The Social and Economic Structure of Tsarist Russia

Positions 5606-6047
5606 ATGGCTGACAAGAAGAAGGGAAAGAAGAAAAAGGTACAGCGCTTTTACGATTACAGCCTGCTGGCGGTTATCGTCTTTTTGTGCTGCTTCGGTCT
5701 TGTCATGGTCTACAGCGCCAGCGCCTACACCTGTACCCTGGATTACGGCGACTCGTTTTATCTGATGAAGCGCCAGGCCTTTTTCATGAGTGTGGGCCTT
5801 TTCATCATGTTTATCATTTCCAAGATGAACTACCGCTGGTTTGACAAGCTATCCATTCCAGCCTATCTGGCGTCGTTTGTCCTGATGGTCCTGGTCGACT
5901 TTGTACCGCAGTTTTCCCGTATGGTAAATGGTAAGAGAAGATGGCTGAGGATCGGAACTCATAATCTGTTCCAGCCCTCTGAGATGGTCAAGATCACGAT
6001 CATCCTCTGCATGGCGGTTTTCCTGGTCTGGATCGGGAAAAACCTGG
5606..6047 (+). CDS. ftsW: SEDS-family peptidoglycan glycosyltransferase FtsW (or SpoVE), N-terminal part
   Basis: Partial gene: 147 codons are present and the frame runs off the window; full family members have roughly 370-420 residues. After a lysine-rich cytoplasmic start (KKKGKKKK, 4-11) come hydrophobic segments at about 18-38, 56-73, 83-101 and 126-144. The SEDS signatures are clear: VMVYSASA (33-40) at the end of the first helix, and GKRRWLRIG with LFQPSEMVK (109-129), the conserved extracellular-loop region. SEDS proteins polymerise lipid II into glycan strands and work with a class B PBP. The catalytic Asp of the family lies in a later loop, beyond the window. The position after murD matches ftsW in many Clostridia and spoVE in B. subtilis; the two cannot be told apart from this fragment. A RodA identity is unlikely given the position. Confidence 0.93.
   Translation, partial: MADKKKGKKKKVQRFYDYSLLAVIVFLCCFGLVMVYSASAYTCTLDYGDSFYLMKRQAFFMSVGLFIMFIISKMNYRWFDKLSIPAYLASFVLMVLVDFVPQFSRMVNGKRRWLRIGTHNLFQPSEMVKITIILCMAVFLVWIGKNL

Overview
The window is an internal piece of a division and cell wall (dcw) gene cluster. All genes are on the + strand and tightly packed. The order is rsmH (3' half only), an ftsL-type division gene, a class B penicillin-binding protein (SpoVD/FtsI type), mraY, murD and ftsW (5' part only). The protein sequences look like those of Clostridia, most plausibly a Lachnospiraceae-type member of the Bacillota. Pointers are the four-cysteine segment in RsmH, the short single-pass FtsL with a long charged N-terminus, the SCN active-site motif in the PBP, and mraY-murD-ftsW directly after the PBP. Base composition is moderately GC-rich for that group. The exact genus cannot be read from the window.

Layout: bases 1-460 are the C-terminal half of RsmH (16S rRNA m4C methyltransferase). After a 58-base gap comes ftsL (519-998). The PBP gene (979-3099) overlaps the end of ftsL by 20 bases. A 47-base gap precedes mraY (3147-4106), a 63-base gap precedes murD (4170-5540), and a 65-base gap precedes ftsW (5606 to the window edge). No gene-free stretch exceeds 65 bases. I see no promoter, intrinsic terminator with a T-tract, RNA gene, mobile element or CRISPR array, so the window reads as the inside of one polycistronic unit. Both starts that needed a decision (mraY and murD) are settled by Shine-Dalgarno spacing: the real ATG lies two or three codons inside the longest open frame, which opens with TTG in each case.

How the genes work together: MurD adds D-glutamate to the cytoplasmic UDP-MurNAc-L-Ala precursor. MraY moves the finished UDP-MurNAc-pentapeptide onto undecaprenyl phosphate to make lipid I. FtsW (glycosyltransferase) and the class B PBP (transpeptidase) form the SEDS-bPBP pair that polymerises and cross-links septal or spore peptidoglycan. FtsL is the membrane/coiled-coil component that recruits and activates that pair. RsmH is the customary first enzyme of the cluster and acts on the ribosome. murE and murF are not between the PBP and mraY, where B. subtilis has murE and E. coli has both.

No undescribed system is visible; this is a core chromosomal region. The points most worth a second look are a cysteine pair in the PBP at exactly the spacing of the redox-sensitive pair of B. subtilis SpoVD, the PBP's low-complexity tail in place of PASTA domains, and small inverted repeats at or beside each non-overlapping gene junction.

The 1897 census indicated: Ruling class (tsar, court, government) 0.5%; Upper class (nobility, clergy, military) 12.0%; Commercial class (merchants, entrepreneurs, financiers) 1.5%; Working class (factory workers, small traders) 4.0%; Peasants 82.0%. Over 80% of the population were peasants, and they were mainly illiterate. The ruling elite both feared and despised them, and denied them free expression. Russia was officially divided into estates (sosloviya), but it is now thought that a rigid caste system did not exist and some mobility between the estates was possible. The aristocracy stood at the pinnacle of Russian society. In 1900 there were 79 aristocratic families owning land of about 46,000 hectares each. Such families tended to concentrate of raising livestock and forestry. They often possessed large areas of timber land in the Urals. Such families would also own urban property and securities. The aristocrats were enormously wealthy. The provincial gentry were squeezed, and were the objects of envy of the peasants. For example, during the 1905-6 revolution peasants often destroyed the products of their enterprise, such as vineyards, livestock and machinery. This provoked a reaction from the gentry from 1907 onwards, and they politically were opposed to reforms. The lower commercial classes were made up of office staff, shopworkers and artisans. They were active in the period of 1905-6 in campaigning for higher wages and better conditions. The craft industry produced a large variety of goods. However, artisans were desperately poor. Thus Russian society had many horizontal divisions as well as vertical ones based on nationality. The horizontal divisions may be linked to the strong prevalence of class antagonism that existed even during periods of domestic peace. Life for workers and peasants was permeated with violence, such as fist-fights, gang warfare and lawless behaviour. This violent mood also found expression in the form of anti-Jewish pogroms. Nonetheless, class antagonism was countered to an extent to the existence of monarchist sentiment. The tsar was still respected, particularly among peasants, as a semi-divine being. Peasants were more likely to become politically agitated in those regions where there was the highest population density. Peasants who joined the army often acted as vehicles for disseminating revolutionary ideas into villages. The population of the Russian empire rose from 74 million in 1860/64 to 164 million in 1909/13. The birth-rate remained steady but the death-rate decreased from 37 per 1000 in the 1860 to 27 in 1000 by 1914. This was due to better nutrition than to better medical care. Russians tended to marry young and have, on average, nine children half of which died young. There was strong community pressure to maintain this traditional lifestyle. Those who migrated to town, or who rose in social status, tended to have fewer children. There were changes to the structure of the typical Russian family. For example, a study of a Voronezh province in 1887-96 showed that 42% of households comprised two generations and 46% three or more, but it seems that the proportion of families with three or more generations was declining. This was a patriarchal system, but women did have a well-defined economic and social role, and were valued. Nonetheless, women were often the recipients of violent beatings from their husbands, and many young country girls were not attracted to the prospect of marriage, and preferred to work in textile mills or take up domestic service. The bulk of the lower ranks of the army and navy were conscripts. Army life was brutal – discipline severe and conditions grim. Between 1825 and 1855 1 million Russians died whilst in the army during peace. The C19th peacetime strength was 1.5m. It cost the government 45% of its annual expenditure, whilst 4% went on education. Only aristocrats could occupy the higher ranks and there was widespread corruption. Except for the Crimean war, the army’s primary duty was the suppression of national risings. By the C19th the bureaucracy was corrupt and incompetent, but it had immense power over the lives of the people. It was regarded as a scandal.